I’ve done plenty of reflecting over the past two days on the issues relating to the decision to report (as we always have done) the Wonderlic score obtained by LSU cornerback Morris Claiborne and the decision to poke fun (as we often do) at the fact that he got a four.
At the time, I didn’t stop to think whether Claiborne has a learning disability. I simply assumed (ass, you, me) that Claiborne didn’t take the test seriously, as plenty of incoming players have done in the past. If he truly has a learning disability (for which we now know he could have obtained an “untimed accommodation“), I’m sorry that I made any comment that could be interpreted as “mocking” of his score. (My far bigger concern was how someone with a score that low could have advanced through more than two full years of schooling at a major American university.)
As to the “mocking” issue, here’s what I said: “Finally, [Vince] Young has someone at whom he can point and laugh.” Other than the “Claiborne gives birth to a four” play on words in the title, there’s nothing in anything I wrote about the situation that reasonably could be called “mocking.”
Again, if Claiborne truly has a learning disability like dyslexia, I apologize to him for doing what happens every night on Letterman or The Daily Show: Making jokes at the expense of someone who is squarely in the public eye. (We built this thing by having precisely that kind of edge, and now that we’re “mainstream” I’m constantly reminded by people like Boomer Esiason to never lose that edge.)
The bigger issue is whether anyone should report on the outcome of the Wonderlic test administered to NFL players. It’s far too easy to claim that the issue should be off limits because the NFL regards it as confidential. Many player-related issues are confidential. Routinely, NFL reporters publicize pending steroids appeals that, if the matter were kept confidential and the appeal is ultimately successful, no one would ever know about. What’s more stigmatizing and harmful to a pro athlete, a low score on the Wonderlic for someone who indeed got the low score, or the indelible mark of juicing for someone who ultimately was exonerated?
The bigger reality is that Claiborne and every other football player who is hoping to be drafted or signed by an NFL team already is a public figure. And they hope to be paid in the way that most public figures are paid. Indeed, before making his Twitter account protected, Claiborne shrugged off the criticism he was receiving via the repeated typing of dollar signs and a hashtag that referred to his draft stock: “#Top10.”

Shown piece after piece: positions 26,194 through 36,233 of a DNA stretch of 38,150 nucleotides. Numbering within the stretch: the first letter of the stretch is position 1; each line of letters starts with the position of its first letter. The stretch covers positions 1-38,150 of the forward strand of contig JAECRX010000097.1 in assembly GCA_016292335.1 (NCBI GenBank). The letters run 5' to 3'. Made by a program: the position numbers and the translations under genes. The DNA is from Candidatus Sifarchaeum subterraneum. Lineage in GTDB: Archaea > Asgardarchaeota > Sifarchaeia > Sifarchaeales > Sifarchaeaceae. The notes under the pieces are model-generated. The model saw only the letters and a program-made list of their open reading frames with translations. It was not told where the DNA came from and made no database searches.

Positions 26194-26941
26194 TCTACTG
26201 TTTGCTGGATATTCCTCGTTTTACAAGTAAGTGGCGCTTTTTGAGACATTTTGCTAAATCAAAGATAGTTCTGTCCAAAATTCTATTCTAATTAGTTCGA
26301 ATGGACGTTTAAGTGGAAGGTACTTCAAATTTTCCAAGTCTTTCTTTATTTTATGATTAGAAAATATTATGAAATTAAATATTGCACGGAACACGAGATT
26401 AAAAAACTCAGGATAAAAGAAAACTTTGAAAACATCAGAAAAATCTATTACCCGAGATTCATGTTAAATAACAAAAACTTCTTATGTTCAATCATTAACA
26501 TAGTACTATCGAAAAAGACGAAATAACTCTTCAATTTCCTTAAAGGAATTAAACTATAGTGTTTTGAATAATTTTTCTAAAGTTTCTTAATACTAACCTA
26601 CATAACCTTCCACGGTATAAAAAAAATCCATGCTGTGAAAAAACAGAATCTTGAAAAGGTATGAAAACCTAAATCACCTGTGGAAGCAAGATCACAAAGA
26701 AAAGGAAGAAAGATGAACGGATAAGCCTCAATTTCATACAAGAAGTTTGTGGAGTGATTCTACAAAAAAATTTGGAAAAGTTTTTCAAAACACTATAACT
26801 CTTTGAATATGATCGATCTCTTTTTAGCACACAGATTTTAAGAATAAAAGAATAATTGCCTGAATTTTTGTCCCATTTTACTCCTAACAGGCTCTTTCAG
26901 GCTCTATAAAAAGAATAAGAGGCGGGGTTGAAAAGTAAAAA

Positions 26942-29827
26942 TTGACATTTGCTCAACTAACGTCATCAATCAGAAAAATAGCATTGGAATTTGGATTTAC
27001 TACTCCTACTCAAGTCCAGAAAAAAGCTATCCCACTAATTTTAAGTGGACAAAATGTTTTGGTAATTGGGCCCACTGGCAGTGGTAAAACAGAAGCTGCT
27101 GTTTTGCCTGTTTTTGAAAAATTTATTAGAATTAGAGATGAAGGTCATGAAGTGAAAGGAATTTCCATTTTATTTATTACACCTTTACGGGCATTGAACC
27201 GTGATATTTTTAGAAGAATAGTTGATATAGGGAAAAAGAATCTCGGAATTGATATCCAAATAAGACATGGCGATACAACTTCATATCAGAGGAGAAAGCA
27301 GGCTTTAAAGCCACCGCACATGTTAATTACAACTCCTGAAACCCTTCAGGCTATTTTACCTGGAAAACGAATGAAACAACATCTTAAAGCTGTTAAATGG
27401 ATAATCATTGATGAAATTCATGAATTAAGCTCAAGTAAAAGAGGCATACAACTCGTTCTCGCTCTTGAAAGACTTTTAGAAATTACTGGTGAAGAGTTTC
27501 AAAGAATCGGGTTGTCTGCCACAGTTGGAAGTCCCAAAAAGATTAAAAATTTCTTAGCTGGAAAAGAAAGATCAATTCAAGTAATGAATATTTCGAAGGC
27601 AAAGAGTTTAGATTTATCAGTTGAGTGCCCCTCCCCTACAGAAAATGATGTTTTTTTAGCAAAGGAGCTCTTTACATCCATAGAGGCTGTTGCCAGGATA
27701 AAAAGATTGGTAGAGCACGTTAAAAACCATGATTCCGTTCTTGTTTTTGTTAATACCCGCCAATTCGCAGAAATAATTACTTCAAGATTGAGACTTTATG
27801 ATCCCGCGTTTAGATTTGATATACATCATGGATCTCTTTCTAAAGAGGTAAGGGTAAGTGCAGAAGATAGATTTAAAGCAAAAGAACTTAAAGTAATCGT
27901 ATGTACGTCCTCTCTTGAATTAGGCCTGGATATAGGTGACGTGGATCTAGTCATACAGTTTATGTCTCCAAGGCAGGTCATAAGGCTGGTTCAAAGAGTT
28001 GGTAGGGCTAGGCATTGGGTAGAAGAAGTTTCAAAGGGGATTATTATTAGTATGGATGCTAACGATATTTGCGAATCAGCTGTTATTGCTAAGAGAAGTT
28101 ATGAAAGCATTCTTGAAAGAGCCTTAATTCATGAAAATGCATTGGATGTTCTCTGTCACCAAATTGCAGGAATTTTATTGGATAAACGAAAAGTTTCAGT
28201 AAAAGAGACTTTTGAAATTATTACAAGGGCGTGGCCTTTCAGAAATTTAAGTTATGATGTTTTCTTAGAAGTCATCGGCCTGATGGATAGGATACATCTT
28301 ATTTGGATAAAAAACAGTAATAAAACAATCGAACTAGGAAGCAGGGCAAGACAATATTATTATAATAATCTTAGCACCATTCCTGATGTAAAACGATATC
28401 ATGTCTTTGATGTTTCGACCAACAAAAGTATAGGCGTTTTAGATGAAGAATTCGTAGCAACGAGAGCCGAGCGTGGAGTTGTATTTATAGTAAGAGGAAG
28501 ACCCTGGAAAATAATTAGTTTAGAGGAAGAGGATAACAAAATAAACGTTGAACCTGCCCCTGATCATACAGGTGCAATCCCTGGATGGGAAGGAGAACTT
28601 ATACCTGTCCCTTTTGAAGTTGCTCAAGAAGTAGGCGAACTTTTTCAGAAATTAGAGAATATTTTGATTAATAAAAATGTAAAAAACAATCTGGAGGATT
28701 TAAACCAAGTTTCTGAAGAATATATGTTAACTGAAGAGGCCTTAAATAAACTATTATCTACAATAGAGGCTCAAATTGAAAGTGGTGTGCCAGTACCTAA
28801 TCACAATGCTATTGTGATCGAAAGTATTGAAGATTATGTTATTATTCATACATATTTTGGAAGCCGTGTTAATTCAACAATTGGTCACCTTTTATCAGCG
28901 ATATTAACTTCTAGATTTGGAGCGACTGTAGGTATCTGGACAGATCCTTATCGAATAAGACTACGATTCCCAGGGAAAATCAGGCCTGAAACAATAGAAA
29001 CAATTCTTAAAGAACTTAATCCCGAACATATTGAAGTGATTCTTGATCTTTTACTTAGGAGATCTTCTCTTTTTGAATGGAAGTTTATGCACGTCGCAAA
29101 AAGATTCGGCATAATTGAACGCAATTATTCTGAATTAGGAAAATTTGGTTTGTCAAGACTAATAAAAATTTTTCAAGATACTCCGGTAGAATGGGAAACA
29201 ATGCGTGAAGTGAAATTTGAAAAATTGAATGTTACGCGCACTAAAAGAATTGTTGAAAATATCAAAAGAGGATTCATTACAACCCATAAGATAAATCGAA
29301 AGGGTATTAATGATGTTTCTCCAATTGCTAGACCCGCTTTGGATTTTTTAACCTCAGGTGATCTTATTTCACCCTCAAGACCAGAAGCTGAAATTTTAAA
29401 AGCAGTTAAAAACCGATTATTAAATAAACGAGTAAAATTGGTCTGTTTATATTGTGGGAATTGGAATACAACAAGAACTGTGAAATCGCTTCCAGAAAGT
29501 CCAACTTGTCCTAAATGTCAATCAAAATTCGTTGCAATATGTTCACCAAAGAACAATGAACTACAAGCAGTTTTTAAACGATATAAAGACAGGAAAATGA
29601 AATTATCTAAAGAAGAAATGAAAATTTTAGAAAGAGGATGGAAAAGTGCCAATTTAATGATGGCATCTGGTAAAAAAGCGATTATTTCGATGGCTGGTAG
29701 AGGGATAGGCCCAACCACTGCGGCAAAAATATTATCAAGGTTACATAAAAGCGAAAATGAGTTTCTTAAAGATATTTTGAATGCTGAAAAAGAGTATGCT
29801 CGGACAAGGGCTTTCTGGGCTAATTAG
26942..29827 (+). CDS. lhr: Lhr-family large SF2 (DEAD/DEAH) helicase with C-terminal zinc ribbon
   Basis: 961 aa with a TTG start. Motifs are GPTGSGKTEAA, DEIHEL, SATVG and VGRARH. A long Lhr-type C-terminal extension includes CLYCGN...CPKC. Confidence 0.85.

Claiborne gets it. Scrutiny goes with the tax bracket he’s about to enter.
Besides, there has never been a peep in the past about the propriety of releasing supposedly confidential Wonderlic scores. When Bob McGinn, revered Packers scribe from the Milwaukee Journal Sentinel who received the Dick McCann Award at the Pro Football Hall of Fame last August, reported that same month that former Ohio State quarterback Terrelle Pryor got a seven on the Wonderlic, did some guy who runs a Packers blog — or anyone else, for that matter — peer down their noses and/or chastise McGinn for reporting that Pryor got a seven?
Did Gregg Doyel of CBSSports.com, who has been repeatedly criticizing me on Twitter for “mocking” Claiborne, hesitate to “mock” Pryor?
“Please be Richard Pryor — after he died,” Doyel tweeted at the time. Curiously, Doyel crafted no lengthy column condemning McGinn for reporting Pryor’s number or rebuking those (like Doyel himself) who mocked Pryor for it.
So, to summarize: (1) I’m sorry to have said anything that could be interpreted as “mocking” Claiborne, if he truly has a learning disability; (2) if a Hall of Fame journalist like Bob McGinn thinks the Wonderlic scores of NFL players are newsworthy, so do I; and (3) Gregg Doyel is a hypocrite.